Along with the pungent odors of paint and thinner, Dan McCleary's studio is redolent with the smell of baking bread. His tiny storefront is next to a Mexican pastry shop near MacArthur Park. He is so familiar with the owners that when he wants a cup of coffee, he walks behind the counter and helps himself.
A person getting a cup of coffee is a recurrent theme in McCleary's paintings along with everyday experiences like going to the bank or waiting at a restaurant. His scenes of expressionless people engaged in mundane activities can be compared to the paintings of Edward Hopper; they seem to capture an enigmatic moment of a story in progress. In last May's Art in America, Nancy Grimes wrote, "Modest and persuasive, McCleary's paintings seize upon marginal people and events and transform them into compelling visual spectacles."
At the moment, however, the canvases are in storage to make room for the artist's latest efforts--works on paper. The walls of his studio are hung with portraits in pencil of young men and women, watercolors of fruit and the Italian countryside, and a series of black-and-white etchings of the cast-sugar skulls made in Mexico for the Day of the Dead. All are on view at L.A.'s Kohn Turner Gallery.
McCleary, 49, describes the works on paper as "just pictures," meaning a return to the basics of his craft. Most are about the size of a sheet of typing paper and similar to one another in composition--just a single object in the center of the page. The pencil portraits have the closest tie to his paintings, but in this case, all suggestion of narrative is removed from the familiarly impassive faces. Instead, the artist's attention is sharply focused on portrait technique and the quality of the pencil line.
With his bristly salt-and-pepper hair and blue eyes, McCleary, like the people he portrays, seems genial and self-effacing. He shyly offers background on the framed portraits on his walls, saying that he chooses models who "have a face that will be interesting to draw." His subjects include his 13-year-old niece, his friend's son Casey, and a former art student, Naomi Saunders, whom he has painted many times. Each needs to be someone with whom he wants to spend some 10 hours, in sittings of two hours each.
Unlike many figurative artists today, McCleary refuses to work from photographs. Why? "Because it is important to have the person here for the connection," he says. "There is more information when you are working from life, such as the shadows and the light. I think in a way we've been duped into thinking that a photograph is an accurate image of something. But it isn't.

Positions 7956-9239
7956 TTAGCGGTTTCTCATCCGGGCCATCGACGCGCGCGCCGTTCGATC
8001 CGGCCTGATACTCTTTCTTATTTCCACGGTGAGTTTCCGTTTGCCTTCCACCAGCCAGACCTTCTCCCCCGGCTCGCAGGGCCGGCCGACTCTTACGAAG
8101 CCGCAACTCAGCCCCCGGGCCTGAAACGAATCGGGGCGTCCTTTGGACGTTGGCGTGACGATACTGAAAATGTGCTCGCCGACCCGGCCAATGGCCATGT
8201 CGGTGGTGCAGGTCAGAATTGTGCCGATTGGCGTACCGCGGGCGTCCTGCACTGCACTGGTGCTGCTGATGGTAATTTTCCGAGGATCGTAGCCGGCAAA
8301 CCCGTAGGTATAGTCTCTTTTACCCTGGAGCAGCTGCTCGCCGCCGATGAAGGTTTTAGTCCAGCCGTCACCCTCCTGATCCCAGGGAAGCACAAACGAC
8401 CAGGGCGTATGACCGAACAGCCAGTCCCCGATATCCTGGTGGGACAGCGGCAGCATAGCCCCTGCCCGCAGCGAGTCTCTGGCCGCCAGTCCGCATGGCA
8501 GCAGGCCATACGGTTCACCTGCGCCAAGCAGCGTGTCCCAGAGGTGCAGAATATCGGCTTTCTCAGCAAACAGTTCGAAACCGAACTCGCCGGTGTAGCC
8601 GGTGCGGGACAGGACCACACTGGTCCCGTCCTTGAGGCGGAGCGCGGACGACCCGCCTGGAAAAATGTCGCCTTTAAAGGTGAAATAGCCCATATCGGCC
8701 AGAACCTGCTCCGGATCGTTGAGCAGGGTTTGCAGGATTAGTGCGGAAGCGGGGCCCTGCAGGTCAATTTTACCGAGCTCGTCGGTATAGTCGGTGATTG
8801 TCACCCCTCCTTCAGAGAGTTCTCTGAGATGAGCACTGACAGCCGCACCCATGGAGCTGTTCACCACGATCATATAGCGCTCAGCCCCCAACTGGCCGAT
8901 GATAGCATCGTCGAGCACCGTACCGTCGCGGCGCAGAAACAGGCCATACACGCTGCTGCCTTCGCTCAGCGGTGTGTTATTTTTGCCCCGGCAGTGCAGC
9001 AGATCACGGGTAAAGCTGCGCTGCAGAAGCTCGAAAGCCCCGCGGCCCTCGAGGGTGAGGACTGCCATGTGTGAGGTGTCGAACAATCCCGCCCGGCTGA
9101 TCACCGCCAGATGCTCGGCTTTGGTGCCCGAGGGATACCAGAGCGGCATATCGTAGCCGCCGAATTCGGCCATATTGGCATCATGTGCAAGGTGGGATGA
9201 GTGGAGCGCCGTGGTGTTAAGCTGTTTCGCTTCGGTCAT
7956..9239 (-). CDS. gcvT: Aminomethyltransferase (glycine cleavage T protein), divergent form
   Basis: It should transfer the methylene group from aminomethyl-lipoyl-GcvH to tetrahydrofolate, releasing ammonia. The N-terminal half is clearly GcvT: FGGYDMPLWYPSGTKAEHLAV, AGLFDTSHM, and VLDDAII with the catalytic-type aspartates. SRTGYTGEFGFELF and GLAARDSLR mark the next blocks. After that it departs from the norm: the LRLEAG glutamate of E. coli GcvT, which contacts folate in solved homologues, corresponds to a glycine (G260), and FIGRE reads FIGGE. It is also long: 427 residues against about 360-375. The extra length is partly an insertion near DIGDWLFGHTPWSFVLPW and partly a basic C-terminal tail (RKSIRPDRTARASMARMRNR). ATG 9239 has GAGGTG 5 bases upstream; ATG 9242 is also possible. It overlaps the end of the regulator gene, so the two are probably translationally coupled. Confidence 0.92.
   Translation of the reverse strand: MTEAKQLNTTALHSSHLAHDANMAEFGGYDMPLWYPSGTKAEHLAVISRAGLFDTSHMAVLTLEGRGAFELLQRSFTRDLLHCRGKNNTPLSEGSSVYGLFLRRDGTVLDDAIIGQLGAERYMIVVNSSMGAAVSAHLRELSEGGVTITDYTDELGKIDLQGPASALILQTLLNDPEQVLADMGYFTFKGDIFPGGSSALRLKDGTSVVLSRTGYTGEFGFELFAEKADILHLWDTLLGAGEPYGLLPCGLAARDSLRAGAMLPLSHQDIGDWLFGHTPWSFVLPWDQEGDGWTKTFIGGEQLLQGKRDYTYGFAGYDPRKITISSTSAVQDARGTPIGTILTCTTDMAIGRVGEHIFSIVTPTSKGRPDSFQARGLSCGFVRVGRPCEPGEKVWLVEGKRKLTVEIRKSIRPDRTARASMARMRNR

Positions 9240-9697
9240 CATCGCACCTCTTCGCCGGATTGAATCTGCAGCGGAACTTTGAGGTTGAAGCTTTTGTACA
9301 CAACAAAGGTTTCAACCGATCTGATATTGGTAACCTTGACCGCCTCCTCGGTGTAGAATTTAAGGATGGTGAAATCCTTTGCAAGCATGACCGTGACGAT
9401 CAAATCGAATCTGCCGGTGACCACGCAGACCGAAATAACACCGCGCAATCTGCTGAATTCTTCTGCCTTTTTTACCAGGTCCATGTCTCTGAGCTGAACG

"A camera is a myopic machine that records an impression in one-thirtieth of a second so that is all the information that a photograph will give you," he adds. "When you are looking at a person in three dimensions with your two eyes, you start seeing more in every sense of the word.
"Also, when a person sits for six or more hours, they change," he continues. "They become more relaxed, I become more relaxed. I start working at a certain distance from them and by the end, I'm like two inches from their nose."
Mischievously, he confesses, "Also, I'm a voyeur. It's an amazing opportunity to stare at somebody for hours, in a way that we are not permitted to do in society."
For all the time and intimacy of these sessions, McCleary's portraits are rigorously restrained. "I try to find a balance between a formal, analytical meaning and the emotion I feel for the person," he explains. "I'm a prude in a way. I don't like to show much. It's that French idea that you don't reveal things, you talk around them. I can't stand for things to be explicit. It's so much better when they are reserved."
With such criteria, it is not surprising that McCleary cites as influences three artists who are prized for their reductive style: Hopper, Edouard Manet and Jan Vermeer. "They all dealt with restraint," he says. "No bravura."
It was during a trip to Oaxaca last February that McCleary worked with a printer to make the etchings of sugar skulls, concentrating on the quality and density of line. "I had been looking at the etchings of Giorgio Morandi," he says. "He was really obsessed with using line to create areas of dark and light."
Most of the rest of McCleary's group of "just pictures" stem from another trip, a recent sojourn in Italy. He spent six weeks there last fall, courtesy of Federico Frediani, a patron who underwrote the trip in exchange for some of the work. McCleary made pilgrimages to Florence to see the Brancacci Chapel and its frescoes by Masaccio, as well as the wealth of other art in the city. Struck by the frescoes' simple, devotional grace, he returned home to paint a single pear, apple or orange. He was attentive to the edge of the shape and play of light against the table and wall. They were like a sorbet after a rich meal, in this case, the visual richness of Florence.